The above objects of the invention can be achieved also by providing control information storing means in the data transmission control apparatus for storing the control condition of the data transmission control apparatus in the terminal as the main system. The storing means is composed of a flag indicative of the completion of transfer of one-block data which is an example of black control information, and is set by the main system. The storing means functions on a power failure to at least store control information at the time of the power failure. The control information may be renewed and stored during a normal period. The data transmission control apparatus further includes battery back-up storing means for saving and storing the above control information when informed of a power failure by the terminal device. The control information at the time of a power failure is stored by a memory backed up by a battery and can be referred to in data transfer control when the power supply is restored. There are provided for the terminal device, power-failure processing completion determining means for determining the completion of power-failure processing of the data transmission control apparatus, after power-failure processing has been completed, and means for resetting the terminal and the data transmission control apparatus when power-failure processing is determined by the determining means. The terminal and the data transmission control apparatus are reset and the power supply is turned off when power-failure processing on both of them is completed.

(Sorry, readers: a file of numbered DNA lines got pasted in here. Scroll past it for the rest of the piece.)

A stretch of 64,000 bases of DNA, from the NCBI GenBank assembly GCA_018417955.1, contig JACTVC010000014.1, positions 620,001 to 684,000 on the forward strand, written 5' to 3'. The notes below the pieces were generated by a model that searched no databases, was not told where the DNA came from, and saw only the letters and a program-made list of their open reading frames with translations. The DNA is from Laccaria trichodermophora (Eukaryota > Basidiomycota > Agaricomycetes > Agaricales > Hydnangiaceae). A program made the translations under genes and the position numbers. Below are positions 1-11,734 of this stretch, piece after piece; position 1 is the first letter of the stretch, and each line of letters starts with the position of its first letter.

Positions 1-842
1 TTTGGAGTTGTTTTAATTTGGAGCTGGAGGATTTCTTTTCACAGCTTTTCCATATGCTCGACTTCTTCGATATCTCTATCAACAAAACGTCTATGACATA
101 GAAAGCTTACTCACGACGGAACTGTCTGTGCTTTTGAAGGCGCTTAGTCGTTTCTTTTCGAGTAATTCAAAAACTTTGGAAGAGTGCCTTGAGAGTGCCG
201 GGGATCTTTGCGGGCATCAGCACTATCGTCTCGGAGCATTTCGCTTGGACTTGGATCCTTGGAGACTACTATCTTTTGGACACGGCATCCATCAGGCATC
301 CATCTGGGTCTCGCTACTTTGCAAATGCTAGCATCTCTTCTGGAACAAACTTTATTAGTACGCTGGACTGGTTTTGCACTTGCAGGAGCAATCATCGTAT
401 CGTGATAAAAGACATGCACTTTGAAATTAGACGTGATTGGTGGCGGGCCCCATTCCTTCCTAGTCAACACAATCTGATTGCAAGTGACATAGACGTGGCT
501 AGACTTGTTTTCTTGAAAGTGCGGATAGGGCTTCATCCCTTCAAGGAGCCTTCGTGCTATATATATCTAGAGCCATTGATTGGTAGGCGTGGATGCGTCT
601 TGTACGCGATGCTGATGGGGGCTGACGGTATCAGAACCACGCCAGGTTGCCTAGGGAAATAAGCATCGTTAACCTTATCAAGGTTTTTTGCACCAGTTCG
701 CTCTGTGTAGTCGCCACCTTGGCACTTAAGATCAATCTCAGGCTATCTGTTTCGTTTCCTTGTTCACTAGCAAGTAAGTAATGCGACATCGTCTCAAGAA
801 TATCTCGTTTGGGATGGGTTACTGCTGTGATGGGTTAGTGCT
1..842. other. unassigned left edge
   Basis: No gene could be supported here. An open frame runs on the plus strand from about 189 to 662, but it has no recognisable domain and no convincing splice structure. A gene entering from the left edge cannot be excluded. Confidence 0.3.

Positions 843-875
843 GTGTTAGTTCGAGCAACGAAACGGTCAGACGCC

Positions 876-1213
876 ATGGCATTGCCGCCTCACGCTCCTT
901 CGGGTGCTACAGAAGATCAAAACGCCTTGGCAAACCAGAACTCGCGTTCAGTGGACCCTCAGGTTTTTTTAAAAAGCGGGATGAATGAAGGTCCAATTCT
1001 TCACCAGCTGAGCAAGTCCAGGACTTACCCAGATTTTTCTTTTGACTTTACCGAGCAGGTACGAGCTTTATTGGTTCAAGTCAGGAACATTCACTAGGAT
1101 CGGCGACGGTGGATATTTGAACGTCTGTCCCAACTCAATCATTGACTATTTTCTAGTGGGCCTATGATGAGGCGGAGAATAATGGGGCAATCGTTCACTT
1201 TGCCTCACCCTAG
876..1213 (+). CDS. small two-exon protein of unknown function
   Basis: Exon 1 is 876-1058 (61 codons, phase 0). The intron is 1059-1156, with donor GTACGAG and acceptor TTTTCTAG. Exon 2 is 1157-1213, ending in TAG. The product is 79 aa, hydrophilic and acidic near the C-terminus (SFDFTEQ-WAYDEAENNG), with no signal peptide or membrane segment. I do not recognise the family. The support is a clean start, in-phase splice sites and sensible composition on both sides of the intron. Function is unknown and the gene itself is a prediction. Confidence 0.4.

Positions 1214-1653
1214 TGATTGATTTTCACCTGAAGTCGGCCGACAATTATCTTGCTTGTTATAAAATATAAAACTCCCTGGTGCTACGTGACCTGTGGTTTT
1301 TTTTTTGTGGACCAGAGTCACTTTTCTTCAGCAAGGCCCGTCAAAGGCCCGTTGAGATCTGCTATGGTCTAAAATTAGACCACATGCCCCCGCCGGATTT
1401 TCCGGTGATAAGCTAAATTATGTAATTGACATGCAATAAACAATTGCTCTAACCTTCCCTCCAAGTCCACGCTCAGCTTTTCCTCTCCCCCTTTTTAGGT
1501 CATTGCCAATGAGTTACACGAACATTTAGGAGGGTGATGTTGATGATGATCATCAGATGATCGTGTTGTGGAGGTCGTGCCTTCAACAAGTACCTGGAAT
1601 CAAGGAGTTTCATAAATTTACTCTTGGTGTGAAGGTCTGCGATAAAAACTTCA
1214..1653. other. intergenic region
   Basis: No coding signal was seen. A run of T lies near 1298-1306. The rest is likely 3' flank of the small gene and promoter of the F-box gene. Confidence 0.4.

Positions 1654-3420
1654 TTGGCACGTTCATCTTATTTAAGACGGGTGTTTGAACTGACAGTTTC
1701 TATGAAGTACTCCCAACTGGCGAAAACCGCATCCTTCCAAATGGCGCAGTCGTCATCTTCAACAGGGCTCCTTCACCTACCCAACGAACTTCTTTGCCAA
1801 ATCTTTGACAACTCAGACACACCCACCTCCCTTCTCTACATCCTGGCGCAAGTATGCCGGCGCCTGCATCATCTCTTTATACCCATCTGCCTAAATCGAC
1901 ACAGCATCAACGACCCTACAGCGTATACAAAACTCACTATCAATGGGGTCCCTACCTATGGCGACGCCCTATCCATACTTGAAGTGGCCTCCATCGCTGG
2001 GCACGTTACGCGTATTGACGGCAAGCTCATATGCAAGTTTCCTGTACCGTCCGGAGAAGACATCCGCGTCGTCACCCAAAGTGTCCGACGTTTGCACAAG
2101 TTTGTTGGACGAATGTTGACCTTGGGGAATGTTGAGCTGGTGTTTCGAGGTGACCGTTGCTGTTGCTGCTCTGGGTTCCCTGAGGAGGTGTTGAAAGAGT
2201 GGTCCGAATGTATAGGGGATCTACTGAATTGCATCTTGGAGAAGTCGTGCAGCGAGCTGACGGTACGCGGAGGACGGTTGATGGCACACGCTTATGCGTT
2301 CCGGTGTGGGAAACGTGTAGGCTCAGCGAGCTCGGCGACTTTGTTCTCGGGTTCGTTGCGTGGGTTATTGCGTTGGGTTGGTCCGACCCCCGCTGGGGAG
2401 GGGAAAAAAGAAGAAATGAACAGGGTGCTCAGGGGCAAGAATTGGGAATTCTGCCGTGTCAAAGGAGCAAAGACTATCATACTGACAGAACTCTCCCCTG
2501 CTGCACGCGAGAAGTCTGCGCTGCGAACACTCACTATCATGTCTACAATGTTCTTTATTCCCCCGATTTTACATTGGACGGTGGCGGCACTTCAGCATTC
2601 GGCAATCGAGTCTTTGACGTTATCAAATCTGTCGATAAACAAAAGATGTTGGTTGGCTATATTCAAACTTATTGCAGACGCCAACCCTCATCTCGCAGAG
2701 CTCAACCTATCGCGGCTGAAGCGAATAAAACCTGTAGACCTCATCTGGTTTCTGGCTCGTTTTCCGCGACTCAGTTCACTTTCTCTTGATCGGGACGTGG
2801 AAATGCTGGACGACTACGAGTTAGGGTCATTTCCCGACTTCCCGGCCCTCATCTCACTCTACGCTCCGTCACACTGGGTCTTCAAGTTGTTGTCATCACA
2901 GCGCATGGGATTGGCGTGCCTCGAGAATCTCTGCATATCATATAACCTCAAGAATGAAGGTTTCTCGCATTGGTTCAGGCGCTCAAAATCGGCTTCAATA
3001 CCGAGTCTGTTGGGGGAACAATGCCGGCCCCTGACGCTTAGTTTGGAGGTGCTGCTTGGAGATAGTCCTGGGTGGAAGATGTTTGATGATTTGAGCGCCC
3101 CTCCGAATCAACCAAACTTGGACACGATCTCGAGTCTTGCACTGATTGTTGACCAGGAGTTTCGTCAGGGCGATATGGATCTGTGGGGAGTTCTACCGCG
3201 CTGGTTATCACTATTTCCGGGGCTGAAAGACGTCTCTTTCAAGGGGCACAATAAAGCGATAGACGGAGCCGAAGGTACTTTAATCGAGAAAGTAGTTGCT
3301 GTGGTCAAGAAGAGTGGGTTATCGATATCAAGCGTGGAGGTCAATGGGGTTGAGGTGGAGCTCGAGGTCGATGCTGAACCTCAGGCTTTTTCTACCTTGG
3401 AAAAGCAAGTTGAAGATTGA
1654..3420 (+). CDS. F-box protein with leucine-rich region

The above objects of the invention can also be achieved by transmitting successive leading flags of a packet for a certain period of time when the packet is transmitted. More specifically, with the successive leading flags attached, the receiving terminal regards the first leading flag of a packet retransmitted after a collision as a trailing flag of the previous packet, and an error is processed while the leading flags are being successively transmitted. After the error processing has been finished, the data following the leading flags received thereafter is properly received. Therefore, even when a collision of data packets occurs, the receiving terminal can process an error for the data (containing at least leading flags) received prior to the collision without affecting a retransmitted packet, and hence can receive data properly at all times. Since the error processing can be effected while flags are being fed out, any data packets retransmitted after a collision can be received without fail.
To further achieve the objects of the present invention, trailing codes of a packet are successively transmitted until preparation for reception is completed when the packet is transmitted, so that a response packet is transmitted by a receiving terminal when the trailing codes are completely received. Since the response packet is transmitted by the receiving terminal when the transmitting terminal is readied for receiving data packets, the receiving terminal needs no idling process for transmitting the response packet and can transmit the response packet with a high degree of efficiency. Another advantage is that the terminals operate in mutual synchronism, and the operation speeds of the terminals connected to the network system are of no importance.